6. On the down side, especially if you don’t have the population, you won’t be able to offer the electives. Socially, at any school, there are some kids who don’t mix well due to personality dynamics, and if you only have one class in that grade level, you’re stuck. And there is often less diversity at a K-8 because of the narrower catchment area.
  7. The research seems to say that there isn’t a clear advantage of one over the other. I think it’s much more important to look at how a school is managed, regardless of the configuration.
  8. An important question that you raise, and that was raised in the workshop at the CPPS Parent Leadership Conference, is how do we measure success with this whole experiment—and by extension, at what point would we pull the plug. I think it’s important to remember that many of the middle schools that got dismembered were not working very well. I think the root problems are still with us, however—we don’t have an educational vision for the middle grades, the curriculum is often not challenging enough or engaging enough, the suspension rates for children of color are way out of line, etc. These are issues regardless of the configuration.
  9. So where do we go from here? Building on the last point, we need a clear evaluation of whether students will be getting a better education after full implementation of the K-8s than before. If not, then we need to carefully map out some better options. I think that part of the challenge is to “reinvent” middle grade education—this is a time when students are very active, and so there are great opportunities to involve them in project-oriented learning, and connect them with the greater community. This is also a time when parents may need some guidance shifting from hands-on to a different level of involvement, that focuses on building skills like time-management.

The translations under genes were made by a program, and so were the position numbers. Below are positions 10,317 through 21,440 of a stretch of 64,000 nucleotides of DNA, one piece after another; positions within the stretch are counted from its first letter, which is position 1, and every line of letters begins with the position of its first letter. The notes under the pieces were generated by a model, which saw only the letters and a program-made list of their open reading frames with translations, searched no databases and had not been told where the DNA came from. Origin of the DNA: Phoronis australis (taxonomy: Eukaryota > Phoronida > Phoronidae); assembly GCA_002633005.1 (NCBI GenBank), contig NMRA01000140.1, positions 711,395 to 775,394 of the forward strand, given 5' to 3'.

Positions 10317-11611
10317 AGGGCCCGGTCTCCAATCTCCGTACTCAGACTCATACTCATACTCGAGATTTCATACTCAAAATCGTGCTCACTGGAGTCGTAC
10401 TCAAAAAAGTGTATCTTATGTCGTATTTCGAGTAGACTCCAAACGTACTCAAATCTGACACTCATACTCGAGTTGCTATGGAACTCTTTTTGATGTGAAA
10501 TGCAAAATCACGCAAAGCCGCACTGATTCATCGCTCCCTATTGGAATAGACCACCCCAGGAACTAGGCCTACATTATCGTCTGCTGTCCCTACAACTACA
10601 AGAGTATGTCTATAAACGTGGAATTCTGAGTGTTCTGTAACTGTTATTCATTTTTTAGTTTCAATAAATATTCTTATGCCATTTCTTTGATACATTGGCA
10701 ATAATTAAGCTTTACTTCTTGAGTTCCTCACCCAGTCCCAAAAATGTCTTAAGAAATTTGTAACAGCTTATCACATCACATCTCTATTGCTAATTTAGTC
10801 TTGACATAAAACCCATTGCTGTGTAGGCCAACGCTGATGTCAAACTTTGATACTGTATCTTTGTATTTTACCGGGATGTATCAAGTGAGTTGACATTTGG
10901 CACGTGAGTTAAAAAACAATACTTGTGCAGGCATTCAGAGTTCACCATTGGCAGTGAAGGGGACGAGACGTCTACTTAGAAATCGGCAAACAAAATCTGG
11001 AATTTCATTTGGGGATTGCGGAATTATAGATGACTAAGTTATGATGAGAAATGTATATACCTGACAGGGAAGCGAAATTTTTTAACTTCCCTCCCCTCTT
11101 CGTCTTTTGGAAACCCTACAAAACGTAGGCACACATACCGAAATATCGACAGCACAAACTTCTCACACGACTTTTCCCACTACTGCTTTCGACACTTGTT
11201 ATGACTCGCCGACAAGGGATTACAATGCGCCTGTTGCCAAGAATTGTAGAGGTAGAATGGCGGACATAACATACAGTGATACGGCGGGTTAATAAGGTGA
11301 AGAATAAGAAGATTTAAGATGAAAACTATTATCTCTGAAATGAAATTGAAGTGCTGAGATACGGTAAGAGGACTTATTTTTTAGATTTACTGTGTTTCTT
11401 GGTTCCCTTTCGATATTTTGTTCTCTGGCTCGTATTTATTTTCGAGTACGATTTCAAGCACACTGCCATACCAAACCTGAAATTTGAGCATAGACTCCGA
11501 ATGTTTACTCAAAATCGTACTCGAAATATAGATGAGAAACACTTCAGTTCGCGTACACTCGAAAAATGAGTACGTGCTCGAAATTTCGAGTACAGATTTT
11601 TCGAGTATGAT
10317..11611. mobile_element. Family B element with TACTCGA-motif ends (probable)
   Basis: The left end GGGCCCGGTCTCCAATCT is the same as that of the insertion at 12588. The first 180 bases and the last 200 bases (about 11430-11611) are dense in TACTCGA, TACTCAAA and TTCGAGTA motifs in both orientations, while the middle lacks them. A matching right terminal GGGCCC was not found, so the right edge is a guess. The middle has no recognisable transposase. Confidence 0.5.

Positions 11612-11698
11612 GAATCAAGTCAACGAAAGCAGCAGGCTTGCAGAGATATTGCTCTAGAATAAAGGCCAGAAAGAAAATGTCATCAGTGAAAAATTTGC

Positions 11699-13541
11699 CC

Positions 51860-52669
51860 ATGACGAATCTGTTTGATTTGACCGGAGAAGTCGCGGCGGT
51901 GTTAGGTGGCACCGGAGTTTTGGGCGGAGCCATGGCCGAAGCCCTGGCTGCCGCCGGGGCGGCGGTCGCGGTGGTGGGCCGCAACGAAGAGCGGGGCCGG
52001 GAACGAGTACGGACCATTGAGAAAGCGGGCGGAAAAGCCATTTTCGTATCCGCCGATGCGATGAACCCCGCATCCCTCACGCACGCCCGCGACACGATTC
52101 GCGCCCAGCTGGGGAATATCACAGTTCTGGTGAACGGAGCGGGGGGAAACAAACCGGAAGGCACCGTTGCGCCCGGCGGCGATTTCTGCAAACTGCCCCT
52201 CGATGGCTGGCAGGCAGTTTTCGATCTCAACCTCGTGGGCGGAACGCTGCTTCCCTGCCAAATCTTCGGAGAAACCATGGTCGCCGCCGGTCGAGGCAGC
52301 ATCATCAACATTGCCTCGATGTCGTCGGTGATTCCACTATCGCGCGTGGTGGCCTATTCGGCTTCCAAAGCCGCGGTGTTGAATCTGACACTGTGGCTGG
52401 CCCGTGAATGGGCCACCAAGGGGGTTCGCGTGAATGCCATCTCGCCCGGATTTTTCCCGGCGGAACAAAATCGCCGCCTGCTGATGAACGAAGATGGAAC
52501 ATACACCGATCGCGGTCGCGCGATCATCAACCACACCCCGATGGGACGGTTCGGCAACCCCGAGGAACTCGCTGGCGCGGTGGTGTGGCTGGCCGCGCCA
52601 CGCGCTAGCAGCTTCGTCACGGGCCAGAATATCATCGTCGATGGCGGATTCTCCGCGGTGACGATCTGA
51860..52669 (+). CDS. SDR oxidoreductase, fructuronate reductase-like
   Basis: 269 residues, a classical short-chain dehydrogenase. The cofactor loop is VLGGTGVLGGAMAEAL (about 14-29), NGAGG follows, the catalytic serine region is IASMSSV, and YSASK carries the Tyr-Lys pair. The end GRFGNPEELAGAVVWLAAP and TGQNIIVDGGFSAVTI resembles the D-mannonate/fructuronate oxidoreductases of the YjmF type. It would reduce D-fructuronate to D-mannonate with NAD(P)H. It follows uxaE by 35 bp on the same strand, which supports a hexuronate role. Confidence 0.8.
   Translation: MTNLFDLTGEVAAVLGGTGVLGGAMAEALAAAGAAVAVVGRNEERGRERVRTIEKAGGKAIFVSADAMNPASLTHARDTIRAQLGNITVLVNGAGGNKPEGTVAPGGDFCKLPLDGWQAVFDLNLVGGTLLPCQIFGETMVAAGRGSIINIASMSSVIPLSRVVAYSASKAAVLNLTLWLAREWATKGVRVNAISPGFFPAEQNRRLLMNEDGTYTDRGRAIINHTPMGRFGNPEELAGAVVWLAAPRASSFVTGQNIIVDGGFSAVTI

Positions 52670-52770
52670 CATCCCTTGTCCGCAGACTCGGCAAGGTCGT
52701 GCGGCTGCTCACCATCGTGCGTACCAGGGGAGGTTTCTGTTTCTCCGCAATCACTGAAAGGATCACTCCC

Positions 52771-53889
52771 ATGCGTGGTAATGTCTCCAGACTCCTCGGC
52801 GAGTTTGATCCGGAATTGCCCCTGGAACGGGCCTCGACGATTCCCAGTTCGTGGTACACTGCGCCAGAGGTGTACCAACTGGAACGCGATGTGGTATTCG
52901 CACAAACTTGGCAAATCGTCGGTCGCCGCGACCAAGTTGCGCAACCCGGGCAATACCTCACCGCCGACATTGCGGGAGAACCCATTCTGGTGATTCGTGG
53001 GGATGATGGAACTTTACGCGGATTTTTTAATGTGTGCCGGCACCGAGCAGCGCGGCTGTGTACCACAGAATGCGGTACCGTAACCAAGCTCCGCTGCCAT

10. The school choice policy that we have is clearly part of the issue in K-8s as well as high school. I think it’s clear that if we allow unlimited transfers, it can make it very difficult for a school that loses families to recover. Maybe we need to limit neighborhood school-to-neighborhood school transfers, to prevent schools falling below a certain population. On the other hand, that might lead to more families jumping ship to private schools or charters. I think we need to get the issue on the table for discussion, however, because it doesn’t serve anybody when a school’s population slowly drains away.